Wednesday, February 10, 2010

After the Networking Event

Do this, (from

If you meet someone at a networking event, make sure you follow up. So many people go to an event only to take a stack of business cards and pile them in a drawer or on their desk. The biggest key in making networking successful for you is following up. Make sure you do so.

Create a follow up process that supports what you say about yourself in your elevator pitch. If you don’t have a follow up process in place for your station or group, get out a piece of paper and map out what it should be. It doesn’t have to be complicated, but should show timing and materials such as brochures that you have to follow up with people. Also, follow up with people in a way that they ask to be communicated with. If someone prefers email, have an email process. Make sure you have note cards matching your brand identity, a signature in your email, and a phone message scripted out… all with the same wording so that your brand is seamless. This will make the follow up process easier.

Create your own system that works best for your style and schedule… especially when you’re not sure how someone would prefer to be contacted. Some folks follow up with people with hand-written notes. If they see something that might find of interest to their new contact, they send it to them. An example of this is a magazine article. If that doesn’t work for you, perhaps sending emails or calling someone is a better option.

Take a day every few months to go through your contact list and just check in with people that you haven’t talked to in a while. Doing this also ensures that you’re keeping the database updated. Many people move around and change positions. The key is you must be genuine in all that you do and follow up in a way that supports who you and your company offer.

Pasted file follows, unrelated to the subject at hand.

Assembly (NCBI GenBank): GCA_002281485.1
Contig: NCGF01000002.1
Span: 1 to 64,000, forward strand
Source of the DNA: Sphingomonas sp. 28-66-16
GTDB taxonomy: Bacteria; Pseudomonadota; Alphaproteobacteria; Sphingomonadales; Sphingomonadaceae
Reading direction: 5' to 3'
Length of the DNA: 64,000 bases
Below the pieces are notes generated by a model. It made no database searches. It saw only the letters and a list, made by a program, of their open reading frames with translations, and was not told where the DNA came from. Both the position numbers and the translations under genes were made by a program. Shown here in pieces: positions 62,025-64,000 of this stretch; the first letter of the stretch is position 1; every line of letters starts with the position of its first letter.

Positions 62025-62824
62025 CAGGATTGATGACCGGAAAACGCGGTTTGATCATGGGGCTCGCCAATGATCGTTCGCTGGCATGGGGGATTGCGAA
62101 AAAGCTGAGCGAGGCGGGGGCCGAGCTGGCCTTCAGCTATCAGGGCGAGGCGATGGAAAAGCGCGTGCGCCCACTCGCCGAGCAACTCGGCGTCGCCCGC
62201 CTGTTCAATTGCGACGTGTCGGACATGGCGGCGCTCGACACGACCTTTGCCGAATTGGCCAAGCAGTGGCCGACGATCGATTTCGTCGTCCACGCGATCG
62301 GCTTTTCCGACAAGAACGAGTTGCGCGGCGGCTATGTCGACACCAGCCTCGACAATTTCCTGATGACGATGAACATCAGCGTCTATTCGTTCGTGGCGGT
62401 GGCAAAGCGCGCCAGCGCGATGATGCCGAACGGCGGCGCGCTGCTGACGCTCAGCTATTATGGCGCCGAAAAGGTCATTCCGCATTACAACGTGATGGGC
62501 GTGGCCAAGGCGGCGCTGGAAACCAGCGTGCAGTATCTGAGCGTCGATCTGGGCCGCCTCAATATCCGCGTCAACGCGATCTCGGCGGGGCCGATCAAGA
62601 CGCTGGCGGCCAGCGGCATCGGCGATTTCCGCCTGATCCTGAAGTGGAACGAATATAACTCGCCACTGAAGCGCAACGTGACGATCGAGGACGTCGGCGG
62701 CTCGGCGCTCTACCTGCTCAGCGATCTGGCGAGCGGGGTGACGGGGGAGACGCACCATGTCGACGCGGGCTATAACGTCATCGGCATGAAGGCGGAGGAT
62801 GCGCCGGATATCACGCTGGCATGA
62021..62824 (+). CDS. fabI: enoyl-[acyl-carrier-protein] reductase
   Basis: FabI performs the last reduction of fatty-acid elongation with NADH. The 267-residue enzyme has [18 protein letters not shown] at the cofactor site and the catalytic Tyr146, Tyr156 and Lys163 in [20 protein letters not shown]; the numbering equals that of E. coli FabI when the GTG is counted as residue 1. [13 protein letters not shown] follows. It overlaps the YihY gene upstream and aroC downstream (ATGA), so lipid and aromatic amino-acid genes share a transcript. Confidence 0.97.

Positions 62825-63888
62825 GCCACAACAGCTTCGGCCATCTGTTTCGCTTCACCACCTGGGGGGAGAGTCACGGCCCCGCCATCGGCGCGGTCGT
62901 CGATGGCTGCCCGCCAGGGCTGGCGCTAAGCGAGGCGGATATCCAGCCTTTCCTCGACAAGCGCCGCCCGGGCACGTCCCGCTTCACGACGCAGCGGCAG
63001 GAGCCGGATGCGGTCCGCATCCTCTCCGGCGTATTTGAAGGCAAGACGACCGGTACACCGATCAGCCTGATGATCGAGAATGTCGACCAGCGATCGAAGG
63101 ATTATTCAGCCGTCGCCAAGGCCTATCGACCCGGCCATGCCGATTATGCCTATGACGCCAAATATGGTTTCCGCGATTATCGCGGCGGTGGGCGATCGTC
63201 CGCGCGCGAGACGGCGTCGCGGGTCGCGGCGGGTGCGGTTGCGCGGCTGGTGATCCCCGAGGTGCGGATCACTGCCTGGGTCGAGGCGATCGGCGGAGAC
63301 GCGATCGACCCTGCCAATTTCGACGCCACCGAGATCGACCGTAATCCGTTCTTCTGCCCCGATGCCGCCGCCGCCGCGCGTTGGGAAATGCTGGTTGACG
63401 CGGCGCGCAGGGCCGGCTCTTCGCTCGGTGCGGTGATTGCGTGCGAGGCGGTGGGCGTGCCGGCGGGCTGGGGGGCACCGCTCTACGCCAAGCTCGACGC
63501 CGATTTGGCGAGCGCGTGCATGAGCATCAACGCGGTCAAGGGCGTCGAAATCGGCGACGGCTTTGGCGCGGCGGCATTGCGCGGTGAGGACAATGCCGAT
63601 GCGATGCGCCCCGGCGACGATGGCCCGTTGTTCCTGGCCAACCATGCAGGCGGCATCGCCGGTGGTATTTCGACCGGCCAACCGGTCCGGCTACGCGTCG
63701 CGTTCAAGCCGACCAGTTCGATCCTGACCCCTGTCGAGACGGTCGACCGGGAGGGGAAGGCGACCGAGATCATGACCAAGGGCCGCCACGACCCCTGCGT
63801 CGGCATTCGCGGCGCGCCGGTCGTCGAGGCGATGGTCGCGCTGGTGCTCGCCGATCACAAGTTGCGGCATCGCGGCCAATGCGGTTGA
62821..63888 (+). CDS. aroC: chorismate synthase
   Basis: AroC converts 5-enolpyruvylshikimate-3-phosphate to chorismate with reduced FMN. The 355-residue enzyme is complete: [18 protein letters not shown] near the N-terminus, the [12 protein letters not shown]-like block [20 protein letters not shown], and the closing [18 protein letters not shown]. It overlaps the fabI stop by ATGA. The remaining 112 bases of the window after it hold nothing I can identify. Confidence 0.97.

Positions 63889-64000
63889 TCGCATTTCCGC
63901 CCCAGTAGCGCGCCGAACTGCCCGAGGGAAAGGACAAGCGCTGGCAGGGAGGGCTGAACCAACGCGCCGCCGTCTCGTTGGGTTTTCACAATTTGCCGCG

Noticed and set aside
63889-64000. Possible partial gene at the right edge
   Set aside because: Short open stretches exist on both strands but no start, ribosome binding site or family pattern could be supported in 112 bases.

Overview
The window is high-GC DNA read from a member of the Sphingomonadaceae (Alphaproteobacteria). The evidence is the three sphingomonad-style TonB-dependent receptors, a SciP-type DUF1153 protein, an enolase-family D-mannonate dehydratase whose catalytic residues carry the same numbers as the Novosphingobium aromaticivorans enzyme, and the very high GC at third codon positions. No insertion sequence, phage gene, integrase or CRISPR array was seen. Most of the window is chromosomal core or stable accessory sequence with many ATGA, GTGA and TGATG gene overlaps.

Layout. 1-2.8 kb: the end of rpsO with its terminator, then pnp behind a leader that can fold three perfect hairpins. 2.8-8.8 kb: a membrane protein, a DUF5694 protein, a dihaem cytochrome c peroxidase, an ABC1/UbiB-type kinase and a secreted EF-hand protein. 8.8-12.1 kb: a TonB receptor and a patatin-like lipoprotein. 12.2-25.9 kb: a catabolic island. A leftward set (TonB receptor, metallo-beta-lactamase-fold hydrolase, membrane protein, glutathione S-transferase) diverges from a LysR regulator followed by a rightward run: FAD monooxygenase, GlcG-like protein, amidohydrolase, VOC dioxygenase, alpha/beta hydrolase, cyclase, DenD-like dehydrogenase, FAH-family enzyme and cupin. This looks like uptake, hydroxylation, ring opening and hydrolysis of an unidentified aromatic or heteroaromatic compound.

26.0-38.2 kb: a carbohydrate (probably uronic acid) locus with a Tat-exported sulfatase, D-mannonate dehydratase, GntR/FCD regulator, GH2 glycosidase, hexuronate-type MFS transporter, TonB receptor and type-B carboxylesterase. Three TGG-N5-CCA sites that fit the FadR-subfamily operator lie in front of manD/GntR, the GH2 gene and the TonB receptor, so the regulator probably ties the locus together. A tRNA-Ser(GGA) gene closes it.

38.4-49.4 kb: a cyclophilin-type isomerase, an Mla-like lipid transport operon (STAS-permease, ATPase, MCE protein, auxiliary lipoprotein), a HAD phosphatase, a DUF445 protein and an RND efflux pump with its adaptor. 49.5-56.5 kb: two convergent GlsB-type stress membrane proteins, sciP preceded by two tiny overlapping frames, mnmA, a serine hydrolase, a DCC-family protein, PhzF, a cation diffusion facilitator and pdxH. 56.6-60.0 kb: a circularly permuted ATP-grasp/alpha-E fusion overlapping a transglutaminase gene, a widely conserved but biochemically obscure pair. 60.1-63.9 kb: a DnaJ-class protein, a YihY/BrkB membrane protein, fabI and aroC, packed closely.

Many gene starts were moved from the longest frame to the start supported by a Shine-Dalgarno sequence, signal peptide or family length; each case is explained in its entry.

It can take weeks, months, or even years to sell someone on your station or group. This is tough when we live in a society of instant gratification. When that person or company has a need, you will be top of mind because you continued to follow up. Or, if they don’t have a need, they may become one of your raving fans that will recommend you in a heartbeat. You also need great contacts that can make recommendations to you when you have a product or service that you need. Keep this in mind when you’re nurturing the relationships you’ve established through networking.

If nothing else, your new contact can become a great friend that provides invaluable feedback. Embrace a relationship for what it is meant to be and cultivate it. You never know when the opportunity will come up for you to work with that person closely. Having that relationship in place ahead of time will go a long way.

-- Lauren L. Darr is President of LOI International, a strategic, visioning marketing firm specializing in the broadcast industry. She has more than twenty years marketing experience with over fifteen of those devoted to broadcast. Lauren has been named as a “Woman to Watch” and as one of the “Women Who RULE” in sales and marketing by the American Women in Radio and Television.

Lauren has a passion for technology that changes out world. She is the author of the anthology book, “The Official LOI International 2010-2012 Media Outlook Book” with a publish date of April 2010 ( In the book, she interviews over twenty experts from all facets of media.

You can reach Lauren at or visit the website at

Sphere: Related Content

No comments: